The `reading wars` are not over:
Phonics consultant Debbie Hepplewhite objects:
"If teachers are left to make 'professional decisions', the danger is that they are not studied well enough in the field of reading and spelling - choices must be fully informed and we know that teachers are not necessarily knowledgeable enough with regard to research findings, or perhaps experienced enough in synthetic phonics teaching, to be in a position to make informed choices."
"In any event, it should not be down to the chance of who the teacher is, and the teacher's views and knowledge-base, when children go to school - we DO have research findings and leading-edge practice to inform us - but not everyone wants to 'hear' or has had the training and experience to be fully knowledgeable."
"The fact that the teaching profession even abandoned teaching the alphabetic code of the English language demonstrates that what teachers teach in the field of reading instruction is beyond individuals' 'professional choices'."
"I suggest that it would be remiss of governments in countries where there is illiteracy and weak literacy not to investigate the research and not to inform and influence the teaching profession."
"This field is just far too serious."
Some teachers have come to understand their lack of training in phonics:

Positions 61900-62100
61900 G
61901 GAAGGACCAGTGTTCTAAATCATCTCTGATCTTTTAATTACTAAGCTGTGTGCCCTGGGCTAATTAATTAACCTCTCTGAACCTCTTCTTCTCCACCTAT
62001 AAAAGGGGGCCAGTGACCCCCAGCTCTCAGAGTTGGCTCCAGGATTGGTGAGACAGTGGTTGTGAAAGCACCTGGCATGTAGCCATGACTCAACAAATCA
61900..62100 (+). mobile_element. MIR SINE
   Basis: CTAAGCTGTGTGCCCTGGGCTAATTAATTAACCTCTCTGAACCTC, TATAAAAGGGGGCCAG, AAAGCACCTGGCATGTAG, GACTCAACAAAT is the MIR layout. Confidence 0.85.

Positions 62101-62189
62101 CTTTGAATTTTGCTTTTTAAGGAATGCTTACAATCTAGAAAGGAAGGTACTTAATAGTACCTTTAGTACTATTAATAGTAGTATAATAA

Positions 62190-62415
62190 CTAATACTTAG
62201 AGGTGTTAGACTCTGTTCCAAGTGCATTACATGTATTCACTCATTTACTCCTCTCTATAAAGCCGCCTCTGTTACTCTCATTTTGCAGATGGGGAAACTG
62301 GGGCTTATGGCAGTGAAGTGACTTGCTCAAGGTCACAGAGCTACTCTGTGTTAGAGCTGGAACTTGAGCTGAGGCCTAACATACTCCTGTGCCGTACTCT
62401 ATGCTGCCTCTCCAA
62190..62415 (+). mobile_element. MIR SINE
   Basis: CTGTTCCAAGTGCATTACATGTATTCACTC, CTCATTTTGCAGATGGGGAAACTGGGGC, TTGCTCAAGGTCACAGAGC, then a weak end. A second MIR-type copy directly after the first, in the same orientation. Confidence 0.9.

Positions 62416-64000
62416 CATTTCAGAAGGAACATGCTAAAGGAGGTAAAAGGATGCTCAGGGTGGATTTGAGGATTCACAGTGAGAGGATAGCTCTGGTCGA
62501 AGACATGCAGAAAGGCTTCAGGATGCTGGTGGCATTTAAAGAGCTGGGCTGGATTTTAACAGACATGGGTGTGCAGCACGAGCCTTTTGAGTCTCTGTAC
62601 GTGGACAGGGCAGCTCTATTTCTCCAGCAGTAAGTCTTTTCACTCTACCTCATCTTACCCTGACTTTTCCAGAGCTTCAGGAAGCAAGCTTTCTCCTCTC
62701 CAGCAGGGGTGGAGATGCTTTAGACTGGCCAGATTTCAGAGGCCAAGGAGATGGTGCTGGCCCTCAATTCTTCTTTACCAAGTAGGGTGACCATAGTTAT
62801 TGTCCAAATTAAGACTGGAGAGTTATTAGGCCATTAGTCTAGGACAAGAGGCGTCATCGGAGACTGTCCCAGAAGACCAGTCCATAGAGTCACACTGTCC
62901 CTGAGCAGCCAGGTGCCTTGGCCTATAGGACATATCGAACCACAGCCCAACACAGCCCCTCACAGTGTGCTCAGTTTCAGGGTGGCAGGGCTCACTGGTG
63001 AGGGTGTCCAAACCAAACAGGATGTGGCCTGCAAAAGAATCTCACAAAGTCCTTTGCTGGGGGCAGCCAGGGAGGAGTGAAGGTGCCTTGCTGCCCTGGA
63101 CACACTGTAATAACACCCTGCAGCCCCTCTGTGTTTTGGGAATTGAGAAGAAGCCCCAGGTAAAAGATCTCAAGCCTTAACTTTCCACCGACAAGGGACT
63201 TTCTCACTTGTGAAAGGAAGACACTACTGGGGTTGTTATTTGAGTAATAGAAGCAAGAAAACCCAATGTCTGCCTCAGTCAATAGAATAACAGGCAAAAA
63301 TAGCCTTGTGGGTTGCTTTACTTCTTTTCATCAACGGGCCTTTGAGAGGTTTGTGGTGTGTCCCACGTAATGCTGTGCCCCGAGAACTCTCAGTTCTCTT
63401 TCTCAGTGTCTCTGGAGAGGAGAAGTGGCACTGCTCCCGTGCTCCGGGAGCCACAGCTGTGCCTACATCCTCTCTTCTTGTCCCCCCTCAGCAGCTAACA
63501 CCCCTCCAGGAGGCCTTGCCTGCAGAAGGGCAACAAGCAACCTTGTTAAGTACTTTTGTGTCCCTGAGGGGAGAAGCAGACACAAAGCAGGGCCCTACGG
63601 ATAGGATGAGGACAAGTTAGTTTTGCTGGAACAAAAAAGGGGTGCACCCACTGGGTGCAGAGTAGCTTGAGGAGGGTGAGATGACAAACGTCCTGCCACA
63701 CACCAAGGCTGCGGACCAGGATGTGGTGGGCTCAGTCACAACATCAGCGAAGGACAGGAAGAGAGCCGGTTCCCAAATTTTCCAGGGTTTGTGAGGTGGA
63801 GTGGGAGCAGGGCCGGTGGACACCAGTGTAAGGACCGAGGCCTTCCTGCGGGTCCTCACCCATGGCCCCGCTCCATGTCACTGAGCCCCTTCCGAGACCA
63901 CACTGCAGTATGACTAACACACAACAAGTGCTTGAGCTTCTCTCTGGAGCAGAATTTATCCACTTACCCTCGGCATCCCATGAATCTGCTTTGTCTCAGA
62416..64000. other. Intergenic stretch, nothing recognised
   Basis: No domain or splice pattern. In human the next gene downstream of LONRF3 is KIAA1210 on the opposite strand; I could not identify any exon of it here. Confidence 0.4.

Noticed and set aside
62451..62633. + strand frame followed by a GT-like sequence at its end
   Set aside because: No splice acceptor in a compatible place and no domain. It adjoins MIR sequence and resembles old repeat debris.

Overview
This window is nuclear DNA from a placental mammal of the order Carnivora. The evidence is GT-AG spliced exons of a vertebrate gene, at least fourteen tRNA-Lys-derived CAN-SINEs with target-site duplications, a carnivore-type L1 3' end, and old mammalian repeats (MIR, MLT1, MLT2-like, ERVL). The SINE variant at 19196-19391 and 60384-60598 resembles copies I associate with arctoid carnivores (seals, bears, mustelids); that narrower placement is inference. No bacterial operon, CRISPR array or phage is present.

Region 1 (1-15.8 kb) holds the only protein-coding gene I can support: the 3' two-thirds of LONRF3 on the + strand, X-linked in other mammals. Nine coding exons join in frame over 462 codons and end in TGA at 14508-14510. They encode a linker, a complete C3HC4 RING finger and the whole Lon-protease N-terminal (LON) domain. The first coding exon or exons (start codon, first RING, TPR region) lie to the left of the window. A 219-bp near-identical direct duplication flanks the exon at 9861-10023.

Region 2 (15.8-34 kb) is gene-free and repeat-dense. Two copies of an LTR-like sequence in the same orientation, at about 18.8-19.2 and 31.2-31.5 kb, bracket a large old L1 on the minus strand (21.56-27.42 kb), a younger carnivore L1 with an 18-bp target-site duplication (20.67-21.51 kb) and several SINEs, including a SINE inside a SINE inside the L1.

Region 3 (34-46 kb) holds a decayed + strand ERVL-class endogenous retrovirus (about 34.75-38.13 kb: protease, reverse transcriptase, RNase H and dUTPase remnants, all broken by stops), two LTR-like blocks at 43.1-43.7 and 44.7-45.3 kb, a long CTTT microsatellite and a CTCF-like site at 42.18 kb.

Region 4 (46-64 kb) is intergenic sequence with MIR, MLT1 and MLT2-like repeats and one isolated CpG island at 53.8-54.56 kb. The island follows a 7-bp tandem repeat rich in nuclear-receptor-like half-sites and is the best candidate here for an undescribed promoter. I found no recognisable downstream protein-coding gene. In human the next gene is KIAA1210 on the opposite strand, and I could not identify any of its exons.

"`I trained as a teacher around 18 years ago and remember coming out of my training and going into school, and teachers saying, ‘we don’t really know how children learn to read.’ I didn’t think much of it at the time and after teaching a whole class for two years I became a support for learning teacher."
"Two years ago I went on a course called Phonics Forever. It covered the science behind reading and explained things about the English language and the alphabetic code that I just didn’t know. I remember getting a bit tearful because I could think of so many people that I could have helped better if I’d actually known the science behind teaching children to read. It was like an epiphany, a revelation`...."
"Since this one-day training session, support for learning teacher Alison Taylor has done a huge amount of reading on the subject, exploring research from different experts around the world."
"Alison says: `It became apparent to me that much of our poor literacy is due to teachers not having been educated properly themselves about the English language`."
"She now feels passionately that systematic synthetics phonics can make a huge difference in Scotland..."
"Professor Rastle explains that this is a global war, occurring in all English-speaking countries, and only in England has the war been `won by science`."
"England has put in place a national policy where primary schools are required to teach reading via systematic phonics."
"A simple phonics screen check was recently implemented to test the effectiveness of this practice."
"When introduced in 2012, teachers in England were saying they were using phonics; however, in that year only 58 per cent of children met an acceptable standard in their phonics knowledge. Over each successive year that figure has increased dramatically, and it’s now over 80 per cent."